/ 27 March 2013

Too few staff to stop environmental crimes

Too Few Staff To Stop Environmental Crimes

The departments of water and environmental affairs are running with minimal staff levels in their compliance, monitoring and enforcement units. These are the ones tasked with overseeing anyone who has a relevant licence, and tracking those that do not.

The department of water affairs' own report for the last financial year said it had monitored 2 576 sampling points, 1 935 waste discharge points and 457 mines. The last number represents an increase of 145 on the mines they planned to inspect. But the latter two represent a failing of 1 568 and 1 620 on their targets respectively.

These targets do not include the complaints the department gets to investigate. And in the recent Africa Mining Indaba, Minister of Mineral Resources Susan Shabangu said there were almost 1 600 mines in operation across the country.

The number of people at water affairs working on compliance, monitoring and enforcement is in constant flux as the department has a long record of being unable to keep skilled workers.

In November 2010, in response to a parliamentary question, Edna Molewa, the minister of water, said there were 16 officials at a national level and 15 at a provincial level. There were nine vacant posts at the national level, and 56 at the regional level, she said.

In its last annual report, the department said, “Our compliance monitoring and enforcement capacity has been increased from 21 to 25 during the previous financial year.”

'Growing amount of work'
Linda Page, spokesperson for the department, said it currently had 26 officials countrywide. “The unit is being capacitated taking into consideration the growing amount of work to be done,” she said.

To further help it, partnerships were being developed with other enforcement agencies and institutions, she said. “At the moment the staff that are appointed are doing their very best to ensure compliance and there are significant successes in this regard,” she said.

For the last financial year the unit issued 53 pre-directives (where operations are warned to change what they are doing) and 11 directives (they have to cease). Nine cases had been successfully prosecuted.

Melissa Fourie, executive director of the Centre for Environmental Rights, said the department has never had more than 30 dedicated positions for compliance, monitoring and enforcement. They were also relatively junior, she said.

The specific unit is run by a director and two deputy directors, while the other ones are run by a deputy director general.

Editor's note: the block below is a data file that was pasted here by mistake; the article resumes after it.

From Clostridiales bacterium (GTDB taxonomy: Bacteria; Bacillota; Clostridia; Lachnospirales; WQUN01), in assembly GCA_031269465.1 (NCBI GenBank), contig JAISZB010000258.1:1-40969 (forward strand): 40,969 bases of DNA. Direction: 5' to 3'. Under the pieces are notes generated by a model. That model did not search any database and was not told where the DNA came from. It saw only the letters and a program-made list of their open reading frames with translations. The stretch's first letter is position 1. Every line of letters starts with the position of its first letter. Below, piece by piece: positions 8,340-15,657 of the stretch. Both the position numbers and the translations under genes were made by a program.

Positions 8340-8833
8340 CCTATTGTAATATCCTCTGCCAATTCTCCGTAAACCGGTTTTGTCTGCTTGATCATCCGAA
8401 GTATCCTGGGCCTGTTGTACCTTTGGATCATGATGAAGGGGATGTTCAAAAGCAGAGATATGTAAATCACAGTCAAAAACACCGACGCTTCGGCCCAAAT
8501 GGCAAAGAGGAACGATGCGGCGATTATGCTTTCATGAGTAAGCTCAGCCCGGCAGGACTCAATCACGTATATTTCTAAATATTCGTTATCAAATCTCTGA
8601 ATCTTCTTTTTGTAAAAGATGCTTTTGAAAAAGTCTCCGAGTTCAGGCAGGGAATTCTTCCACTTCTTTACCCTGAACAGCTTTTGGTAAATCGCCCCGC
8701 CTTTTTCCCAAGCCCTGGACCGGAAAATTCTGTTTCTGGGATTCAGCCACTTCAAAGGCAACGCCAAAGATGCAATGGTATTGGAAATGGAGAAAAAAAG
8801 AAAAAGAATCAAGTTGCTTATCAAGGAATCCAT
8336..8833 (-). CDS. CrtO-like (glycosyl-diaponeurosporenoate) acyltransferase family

“This tells me that the department of water affairs itself is not prioritising compliance monitoring and enforcement,” she said. Instead, the department has a soft compliance policy, where it sits down and resolves problems with violators. This is contrary to the legislation, where violations of the National Water Act are criminal offences and should be treated as such, she said.

Green scorpions
In contrast, the department of environmental affairs appears to suffer from an embarrassment of riches when it comes to inspectors. Its "National Environmental Compliance and Monitoring" report said numbers of its environmental management inspectors (popularly known as the Green Scorpions) had risen to 1 399, from 903 in 2010.

But this includes 600 inspectors in South Africa National Parks, and hundreds of others in the other provincial parks services. These do their work inside the parks. So when these are taken away the actual number of green scorpions working for the department nationally is 66.  

Their job is to enforce six large areas of law – the National Environmental Management Act, Biodiversity Act, Air Quality Act, Waste Act, Integrated Coastal Management Act and Protected Areas Act.

They found 1 439 cases of non-compliance, and opened 1 080 criminal dockets of which 201 were handed over to the NPA.

The department of mineral resources also wants to take over the issuing and monitoring of compliance authorisations for all of its mines, a move it is pushing in amendments to the Mineral and Petroleum Resources Development Act.

But Fourie said the department does not have the required skills to do this. “The department of mineral resources has negligible experience in environmental compliance monitoring, and even with the political will required, it will take them 10 years to get up to speed,” she said.